Wednesday, Feb 01, 2023

Shrinking Heroes

Once again we have a display of the insecurities of the Maratha people....

Once again we have a display of the insecurities of the Maratha people. Even after having their own state for fifty years,the leaders of the Marathi speaking people are out agitating against one page of a book written by a foreign scholar on their hero Shivaji. On a previous occasion too,these agitators had already destroyed a jewel of Maharashtrian,indeed,Indian scholarship when they burned down the Bhandarkar Institute’s Library in Pune. This sort of self abuse continues. Now,even the Congress has joined in the demands that despite the Supreme Court judgment,the book be not sold in Maharashtra. The idea that the Constitution guarantees the right of free speech and within that,access to books which are not banned,is beyond the intelligence of Congress chief ministers nowadays. What matters are vote banks and knee-jerk populism.

What do they think they will achieve by this? Books can be bought online these days. People travel and so can buy the book in other areas of India. Of course,fellow thugs of right extremism may demonstrate elsewhere as well but then India is big and I am sure James W Laine’s book will be easy to get. What is more is that criticisms of Shivaji have been around for decades. I recall Jadunath Sarkar’s writing being debated by historians but no one tried to ban them. C.N.Annadurai,the great Tamil writer and politician,wrote a play which criticised Shivaji for surrendering to Brahminical forces and undergoing a shuddhi ceremony before his coronation to make himself a kshatriya. That being in Tamil and before the creation of Maharashtra has escaped everyone’s notice.

The idea that a hero should be above criticism denotes an insecurity of the admirers rather than a problem with the hero himself. When Jaswant Singh’s book on Jinnah came out,Gujarat Chief Minister Narendra Modi banned it from being sold in Gujarat on the flimsy ground that it could instigate riots in Sardar Patel’s native village,Karamsad. Why anyone should have been offended by what was said in the book—which was based on historical facts—is hard to understand (In any case,it boosted the sales of the Jinnah book). Again the fragility was not in Sardar Patel’s reputation but in the mind of Narendra Modi. Or maybe in the minds of all these defenders of some historic inviolability of their hero,there is merely a desire to shout and destroy to attract attention.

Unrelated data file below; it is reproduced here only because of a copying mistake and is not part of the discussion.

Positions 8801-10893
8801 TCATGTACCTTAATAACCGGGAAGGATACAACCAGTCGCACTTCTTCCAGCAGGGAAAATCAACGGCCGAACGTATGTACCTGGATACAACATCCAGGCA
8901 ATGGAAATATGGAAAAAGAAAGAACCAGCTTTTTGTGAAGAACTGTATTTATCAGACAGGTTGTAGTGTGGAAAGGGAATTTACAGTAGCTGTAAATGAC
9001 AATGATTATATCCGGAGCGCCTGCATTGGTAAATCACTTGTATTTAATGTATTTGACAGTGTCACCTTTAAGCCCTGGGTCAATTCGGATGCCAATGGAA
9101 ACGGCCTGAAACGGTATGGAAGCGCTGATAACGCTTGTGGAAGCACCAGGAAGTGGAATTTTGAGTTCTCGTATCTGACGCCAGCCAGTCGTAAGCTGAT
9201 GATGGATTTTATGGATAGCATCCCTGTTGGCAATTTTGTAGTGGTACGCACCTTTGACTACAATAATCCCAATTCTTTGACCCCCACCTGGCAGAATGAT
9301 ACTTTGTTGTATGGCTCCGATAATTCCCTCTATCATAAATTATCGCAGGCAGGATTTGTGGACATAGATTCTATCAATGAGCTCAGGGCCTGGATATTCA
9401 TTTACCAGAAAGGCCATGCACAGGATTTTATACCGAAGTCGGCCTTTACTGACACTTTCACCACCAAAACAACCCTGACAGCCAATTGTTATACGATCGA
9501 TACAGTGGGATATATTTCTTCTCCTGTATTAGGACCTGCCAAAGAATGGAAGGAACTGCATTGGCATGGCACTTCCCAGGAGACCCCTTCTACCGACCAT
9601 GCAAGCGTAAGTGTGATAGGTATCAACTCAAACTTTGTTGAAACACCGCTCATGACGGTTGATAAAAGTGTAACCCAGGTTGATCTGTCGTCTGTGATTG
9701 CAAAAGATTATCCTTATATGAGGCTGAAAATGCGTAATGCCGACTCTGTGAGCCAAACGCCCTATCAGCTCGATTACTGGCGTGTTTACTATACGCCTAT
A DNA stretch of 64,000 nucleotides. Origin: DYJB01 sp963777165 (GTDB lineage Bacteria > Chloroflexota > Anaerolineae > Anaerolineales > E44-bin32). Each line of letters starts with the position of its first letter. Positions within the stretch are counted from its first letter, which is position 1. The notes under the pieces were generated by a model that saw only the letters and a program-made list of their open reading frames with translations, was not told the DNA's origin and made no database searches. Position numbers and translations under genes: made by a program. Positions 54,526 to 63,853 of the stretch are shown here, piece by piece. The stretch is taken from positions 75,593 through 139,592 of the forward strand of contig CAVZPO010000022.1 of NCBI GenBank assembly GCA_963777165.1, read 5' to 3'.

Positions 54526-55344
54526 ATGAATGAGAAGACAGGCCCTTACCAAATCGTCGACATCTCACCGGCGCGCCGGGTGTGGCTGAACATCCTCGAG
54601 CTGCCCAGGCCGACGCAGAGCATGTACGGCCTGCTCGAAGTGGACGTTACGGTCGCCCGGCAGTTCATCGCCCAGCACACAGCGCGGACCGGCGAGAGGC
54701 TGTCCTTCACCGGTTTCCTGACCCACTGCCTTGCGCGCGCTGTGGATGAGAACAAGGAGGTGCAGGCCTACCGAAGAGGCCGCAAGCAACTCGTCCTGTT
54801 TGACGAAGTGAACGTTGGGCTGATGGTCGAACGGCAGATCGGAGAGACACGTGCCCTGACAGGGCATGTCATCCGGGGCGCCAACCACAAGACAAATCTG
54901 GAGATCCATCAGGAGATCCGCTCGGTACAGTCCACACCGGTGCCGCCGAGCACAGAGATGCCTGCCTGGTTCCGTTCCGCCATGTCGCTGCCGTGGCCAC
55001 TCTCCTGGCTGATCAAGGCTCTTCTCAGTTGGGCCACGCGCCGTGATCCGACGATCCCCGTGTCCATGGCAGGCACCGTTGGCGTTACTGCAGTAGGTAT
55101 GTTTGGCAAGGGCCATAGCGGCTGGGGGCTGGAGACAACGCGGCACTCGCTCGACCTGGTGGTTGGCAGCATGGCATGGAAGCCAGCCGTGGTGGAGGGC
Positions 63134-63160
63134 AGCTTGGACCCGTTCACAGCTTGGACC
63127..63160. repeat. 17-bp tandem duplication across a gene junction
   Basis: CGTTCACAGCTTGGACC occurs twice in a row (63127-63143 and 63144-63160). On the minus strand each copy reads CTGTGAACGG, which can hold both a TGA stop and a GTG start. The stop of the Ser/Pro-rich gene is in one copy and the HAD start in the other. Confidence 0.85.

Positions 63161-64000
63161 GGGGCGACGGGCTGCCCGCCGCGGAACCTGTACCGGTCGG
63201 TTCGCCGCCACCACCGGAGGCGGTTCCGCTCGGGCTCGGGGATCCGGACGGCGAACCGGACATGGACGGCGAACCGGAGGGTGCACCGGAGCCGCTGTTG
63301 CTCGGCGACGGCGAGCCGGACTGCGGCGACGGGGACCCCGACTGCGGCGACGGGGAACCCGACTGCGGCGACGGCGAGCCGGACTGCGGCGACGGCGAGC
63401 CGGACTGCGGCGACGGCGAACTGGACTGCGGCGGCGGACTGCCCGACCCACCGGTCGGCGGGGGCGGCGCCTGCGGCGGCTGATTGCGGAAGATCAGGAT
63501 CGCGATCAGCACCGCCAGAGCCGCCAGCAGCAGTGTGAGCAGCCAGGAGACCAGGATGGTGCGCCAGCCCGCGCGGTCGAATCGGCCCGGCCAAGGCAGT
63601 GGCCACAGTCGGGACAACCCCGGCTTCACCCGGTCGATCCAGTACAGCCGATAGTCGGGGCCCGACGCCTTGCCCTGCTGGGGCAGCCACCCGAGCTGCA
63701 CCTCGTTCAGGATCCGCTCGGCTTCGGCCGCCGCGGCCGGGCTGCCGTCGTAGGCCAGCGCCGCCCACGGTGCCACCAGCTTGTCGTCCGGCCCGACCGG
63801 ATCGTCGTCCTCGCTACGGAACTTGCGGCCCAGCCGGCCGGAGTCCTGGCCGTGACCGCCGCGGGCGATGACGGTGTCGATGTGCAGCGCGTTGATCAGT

Shivaji’s reputation will survive not only any writing by Laine but even the defence of the Congress Chief Minister and his attempt at being the friend of Shiv Sena. It is astonishing that someone who should be an Indian hero is being made into a parochial,Maratha only,hero. The same goes for Sardar Patel. Why should his name be defended by Gujaratis alone—that is if it needs defending? He is after all an Indian hero. The making of linguistic states has had this fragmenting and parochialising effect on the pantheon of Indian heroes. Apart from Gandhi and Nehru,there are no all-India heroes left.

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The same fate has been visited upon Rabindranath Tagore. Rather than an Indian,or even an Asian figure,he has been stubbornly clasped by the Bengalis to their collective bosom. Recently,we had the London showing of a film Life Goes On directed by Sangeeta Datta in which she has sung some poems of Tagore’s set as Rabindra sangeet. She got Javed Akhtar to translate some of them into Hindi while retaining the music. At the premiere,someone objected that she had ruined the poem by having them sung in Hindi. Bengali and Bengali alone would do for Tagore. And thus,someone who throughout the late 19th and early 20th century was an all-India and indeed a global figure,is being reduced to a parochial figure.

Tagore will also survive the attempts to lock him up in some exclusive Bengali box. His work transcended languages—Bengali as well as English . His music and his paintings are of universal appeal. The attempts to claim exclusive possession to Tagore or Shivaji or Sardar Patel do not harm these heroes. They indicate the insecurities of modern India,the shrinkage of the contemporary leaders,the emasculation of the vision of what India can be.

First published on: 18-07-2010 at 03:42 IST
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